Father Liu also drew parallels between his own ordination and that of Pope St. John Paul II, who was ordained as a priest in a clandestine Mass, and St. Thérèse of Lisieux, whose mother, St. Zélie Martin, had died many years before and was not present at her vows as a Carmelite nun.
While many of the responsibilities that come with priestly ministry can be done virtually or outdoors, there are some that are proving difficult to fulfill with the COVID restrictions. Father Liu sees this as training to be flexible and think outside the box in parish ministry.
A positive outlook
Father Anthony Ferguson sees the delay in his ordination as providential, as well. Originally scheduled to be ordained June 6, his ordination was pushed back to July 11 — the bicentennial of the Diocese of Richmond, Virginia, where Father Ferguson serves.
“In hindsight, I’m so grateful that my ordination was postponed,” Father Ferguson said. “I needed that time to be with the Lord, to focus on what was most important, and to let this beautiful sacrament be all about him, not me.”
Father Ferguson was assigned to St. Andrew’s Catholic Church in Roanoke, Virginia. Because of the delay in his ordination, he did not start his assignment until August. He said that it has been a smooth transition into priestly ministry so far, even though that ministry does not look like he always expected it would. Social interactions are an important part of joining a new community, and even this fundamental first step has been made more difficult by COVID-related restrictions.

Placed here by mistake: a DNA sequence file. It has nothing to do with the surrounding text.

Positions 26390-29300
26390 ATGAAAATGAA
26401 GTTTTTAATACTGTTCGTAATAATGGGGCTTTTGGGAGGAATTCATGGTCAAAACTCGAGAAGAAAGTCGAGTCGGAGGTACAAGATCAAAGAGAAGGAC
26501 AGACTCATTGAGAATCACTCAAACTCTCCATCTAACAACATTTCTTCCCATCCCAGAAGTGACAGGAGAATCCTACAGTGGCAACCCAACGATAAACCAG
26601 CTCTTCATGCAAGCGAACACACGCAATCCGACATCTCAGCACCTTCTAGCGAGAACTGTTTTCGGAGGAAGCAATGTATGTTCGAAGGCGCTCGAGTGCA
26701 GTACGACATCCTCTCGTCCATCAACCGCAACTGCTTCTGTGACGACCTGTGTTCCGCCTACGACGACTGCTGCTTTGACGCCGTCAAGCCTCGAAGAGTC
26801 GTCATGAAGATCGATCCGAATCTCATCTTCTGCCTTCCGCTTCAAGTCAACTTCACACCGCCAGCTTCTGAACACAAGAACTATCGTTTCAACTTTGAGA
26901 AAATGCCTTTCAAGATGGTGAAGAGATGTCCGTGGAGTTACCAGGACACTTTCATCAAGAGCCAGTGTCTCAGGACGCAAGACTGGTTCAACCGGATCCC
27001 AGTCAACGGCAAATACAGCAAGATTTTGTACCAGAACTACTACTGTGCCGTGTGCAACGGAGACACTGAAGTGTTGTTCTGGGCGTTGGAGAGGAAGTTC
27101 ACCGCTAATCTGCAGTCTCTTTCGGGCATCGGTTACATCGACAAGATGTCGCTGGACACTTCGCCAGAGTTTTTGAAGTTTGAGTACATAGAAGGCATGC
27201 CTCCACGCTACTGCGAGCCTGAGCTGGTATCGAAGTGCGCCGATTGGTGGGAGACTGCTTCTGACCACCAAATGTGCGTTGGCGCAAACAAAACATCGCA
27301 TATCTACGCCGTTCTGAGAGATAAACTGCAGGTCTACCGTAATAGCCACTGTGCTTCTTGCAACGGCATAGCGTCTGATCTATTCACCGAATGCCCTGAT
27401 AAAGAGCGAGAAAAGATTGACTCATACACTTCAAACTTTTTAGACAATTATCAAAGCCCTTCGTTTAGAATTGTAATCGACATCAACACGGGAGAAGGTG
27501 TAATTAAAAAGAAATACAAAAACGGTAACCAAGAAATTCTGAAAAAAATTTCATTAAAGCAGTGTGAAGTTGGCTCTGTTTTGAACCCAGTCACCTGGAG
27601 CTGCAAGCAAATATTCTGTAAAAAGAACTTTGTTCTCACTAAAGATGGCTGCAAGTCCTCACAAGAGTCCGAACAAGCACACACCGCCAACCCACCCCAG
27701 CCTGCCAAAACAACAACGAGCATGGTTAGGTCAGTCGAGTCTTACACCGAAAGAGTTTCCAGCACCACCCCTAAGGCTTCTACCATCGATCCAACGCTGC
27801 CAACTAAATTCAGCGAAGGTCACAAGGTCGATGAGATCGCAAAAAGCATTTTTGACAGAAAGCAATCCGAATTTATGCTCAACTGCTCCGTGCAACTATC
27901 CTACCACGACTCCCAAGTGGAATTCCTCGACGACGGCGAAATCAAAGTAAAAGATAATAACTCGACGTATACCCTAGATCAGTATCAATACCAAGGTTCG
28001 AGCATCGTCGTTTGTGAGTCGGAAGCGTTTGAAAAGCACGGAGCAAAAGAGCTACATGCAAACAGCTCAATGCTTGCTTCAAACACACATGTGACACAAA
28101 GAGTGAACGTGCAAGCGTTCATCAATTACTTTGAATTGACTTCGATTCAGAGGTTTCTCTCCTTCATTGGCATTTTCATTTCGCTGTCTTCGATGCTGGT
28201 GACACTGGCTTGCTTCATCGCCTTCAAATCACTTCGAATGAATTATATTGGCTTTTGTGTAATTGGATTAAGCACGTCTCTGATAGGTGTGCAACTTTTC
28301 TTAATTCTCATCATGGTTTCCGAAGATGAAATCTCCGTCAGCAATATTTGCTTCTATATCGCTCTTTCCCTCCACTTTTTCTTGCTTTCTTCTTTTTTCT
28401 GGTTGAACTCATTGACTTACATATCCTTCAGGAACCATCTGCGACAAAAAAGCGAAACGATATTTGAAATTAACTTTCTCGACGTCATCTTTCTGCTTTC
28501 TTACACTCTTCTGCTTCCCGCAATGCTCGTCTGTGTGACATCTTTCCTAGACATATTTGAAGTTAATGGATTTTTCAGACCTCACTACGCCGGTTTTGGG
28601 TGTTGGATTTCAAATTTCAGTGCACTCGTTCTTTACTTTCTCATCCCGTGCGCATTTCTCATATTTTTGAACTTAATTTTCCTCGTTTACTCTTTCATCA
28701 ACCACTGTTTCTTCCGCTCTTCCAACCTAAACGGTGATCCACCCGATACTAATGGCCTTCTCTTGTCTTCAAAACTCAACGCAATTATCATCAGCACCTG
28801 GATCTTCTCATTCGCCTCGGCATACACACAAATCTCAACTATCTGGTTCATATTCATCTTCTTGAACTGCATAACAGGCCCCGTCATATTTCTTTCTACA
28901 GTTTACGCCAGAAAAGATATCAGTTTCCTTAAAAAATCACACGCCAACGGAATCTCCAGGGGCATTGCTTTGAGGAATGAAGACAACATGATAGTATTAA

“The masks certainly present a challenge for recognizing parishioners, remembering their names and taking social cues based on facial expressions,” Father Ferguson said. “Normal social interaction like handshakes have been put on hold, which is an added hurdle as you try to become part of a brand new parish community.”
Still, Father Ferguson has found himself greatly fed by his priestly ministry.
“Preaching and hearing confessions have been so life-giving for me,” he said. “The reality of COVID has made adjustment to parish life both harder and easier — harder because of all the precautions we need to take to make sure people are safe; easier because we’re all experiencing the same crisis together, and that actually provides a place of encounter and honesty — with both parishioners and with other people in the community.”
Also serving as a chaplain at a regional Catholic school next door to the parish, Father Ferguson walked throughout the school blessing halls and classrooms, which brought a great peace.
“I think teachers, faculty, and staff at our parishes and Catholic schools desperately need that presence so they know they’re not alone,” he said — “that their priests are interceding for them and providing the spiritual support they need to keep serving the Church.”
Father Ferguson sees in this time of pandemic a crucial opportunity for evangelization, and this is something that is affecting his priestly ministry right from the start. “This pandemic has revealed the deepest human longings to belong and to be loved,” Father Ferguson said. “The priesthood, lived out with zeal and joy, is such a vital witness when the world as we know it seems to be changing so quickly.”
Paul Senz writes from Oregon.